I’ve said it all along and will say it again: The antiabortion “sting” videos purporting to trap Planned Parenthood into admitting it harvests and sells aborted fetal parts for profit were as malicious as they were untrue.
On Monday in Houston, a grand jury agreed.
Asked to investigate Planned Parenthood Gulf Coast, a branch of one of the country’s most important healthcare providers for women, the grand jury found no wrongdoing on the part of the group, whose staffers were secretly videotaped talking about the cost of procuring fetal tissue for research. Instead, the grand jury handed down indictments against two of the antiabortion zealots involved in the “sting.”
If that’s not poetic justice, nothing is.
David Daleiden, the antiabortion zealot who created the Center for Medical Progress as a front for his deceptive efforts, has been indicted on a felony charge of tampering with a government record. (The reason for that charge is unclear, but Planned Parenthood has alleged that Daleiden and his associates used fake government identifications and used aliases.)
Daleiden’s associate, Sandra Merritt, was indicted on a charge of tampering with a government record.
Anyone with an ounce of sense or knowledge would not have believed the preposterous claims against Planned Parenthood. Its destruction/delegitimizing/defunding is the Holy Grail of the American antiabortion movement.
In July, the first of several Center for Medical Progress videos was released. Planned Parenthood Federation of America’s senior director of medical services, Deborah Nucatola, was secretly videotaped as she ate lunch with people she believed to be executives from an Irvine human biologics company. They pretended to be seeking sources of fetal tissue for medical research.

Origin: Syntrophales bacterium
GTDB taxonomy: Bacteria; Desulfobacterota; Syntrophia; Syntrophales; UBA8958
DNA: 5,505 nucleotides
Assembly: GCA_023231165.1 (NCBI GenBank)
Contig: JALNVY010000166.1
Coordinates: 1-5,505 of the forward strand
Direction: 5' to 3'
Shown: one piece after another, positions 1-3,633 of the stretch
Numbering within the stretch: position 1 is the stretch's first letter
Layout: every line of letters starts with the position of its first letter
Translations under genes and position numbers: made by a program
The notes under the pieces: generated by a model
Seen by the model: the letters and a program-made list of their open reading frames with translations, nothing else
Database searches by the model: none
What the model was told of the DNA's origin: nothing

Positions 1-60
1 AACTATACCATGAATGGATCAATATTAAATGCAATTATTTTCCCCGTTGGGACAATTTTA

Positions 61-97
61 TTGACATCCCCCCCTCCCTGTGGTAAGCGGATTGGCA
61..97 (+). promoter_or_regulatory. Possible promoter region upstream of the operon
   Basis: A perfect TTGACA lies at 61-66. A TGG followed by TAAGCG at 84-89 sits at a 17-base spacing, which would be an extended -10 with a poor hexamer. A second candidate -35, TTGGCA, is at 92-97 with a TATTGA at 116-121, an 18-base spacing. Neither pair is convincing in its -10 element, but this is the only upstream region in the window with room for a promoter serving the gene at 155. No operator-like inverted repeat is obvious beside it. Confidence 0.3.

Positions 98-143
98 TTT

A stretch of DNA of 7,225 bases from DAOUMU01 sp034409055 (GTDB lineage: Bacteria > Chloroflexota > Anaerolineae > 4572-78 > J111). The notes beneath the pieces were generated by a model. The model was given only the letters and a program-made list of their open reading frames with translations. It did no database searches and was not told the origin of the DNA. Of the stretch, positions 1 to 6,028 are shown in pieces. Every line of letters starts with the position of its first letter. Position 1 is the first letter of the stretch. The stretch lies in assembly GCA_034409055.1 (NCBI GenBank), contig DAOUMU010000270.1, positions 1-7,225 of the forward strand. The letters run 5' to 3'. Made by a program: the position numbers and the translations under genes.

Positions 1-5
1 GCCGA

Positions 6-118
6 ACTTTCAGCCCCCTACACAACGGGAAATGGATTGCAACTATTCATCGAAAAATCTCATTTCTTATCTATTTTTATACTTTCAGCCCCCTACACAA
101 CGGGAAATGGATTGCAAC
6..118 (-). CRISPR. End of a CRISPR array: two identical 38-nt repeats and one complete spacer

In what was supposed to be some sort of “bombshell,” antiabortion crusaders claimed that Nucatola admitted harvesting aborted fetal parts, changing abortion procedures to accommodate the harvesting of aborted fetal parts, then illegally selling the aborted fetal parts to medical researchers.
As I have noted previously, there will always be abortions in this country. As a result, there will always be aborted fetal parts. Without fetal cells, we probably wouldn’t have vaccines for German measles, chicken pox and polio. Fetal cells are used in research seeking cures for Parkinson’s, Alzheimer’s, AIDS, dementia, diabetes and heart disease. Some researchers have experimented with neural stem cells to treat spinal cord injuries.
Later videos, released with great fanfare and accepted as gospel by antiabortion politicians around the country, suffered from the same problem. Just not credible.
And then, in September, presidential candidate Carly Fiorina stood onstage at a Republican debate and upped the stakes against Planned Parenthood. She told a whopper. The undercover videos, she said, showed “a fully formed fetus on the table, its heart beating, its legs kicking while someone says, ‘We have to keep it alive to harvest its brain.’”
Her claim was widely debunked.
But Fiorina has never apologized or corrected herself about what Dahlia Lithwick of Slate described as her “big lie.” As of this writing, I have seen no statement from Fiorina regarding the felony indictment in Texas.
Among Texas abortion foes, hope springs eternal. The Republican governor still thinks he has a case against Planned Parenthood, proving he is immune to logic and facts.
“Nothing about today’s announcement in Harris County impacts the state’s ongoing investigation,” said Gov. Greg Abbott. “The state of Texas will continue to protect life, and I will continue to support legislation prohibiting the sale or transfer of fetal tissue.”
That’s too bad since so much good has come of fetal tissue research.
I’m thankful that a group of citizens with common sense were able to see what was clear to people who support the ability of women to rule their own reproductive fates: Planned Parenthood has done no wrong.
It’s the scheming antiabortion types who have crossed legal and ethical boundaries. They’re the ones who should go to jail.
MORE FROM ROBIN ABCARIAN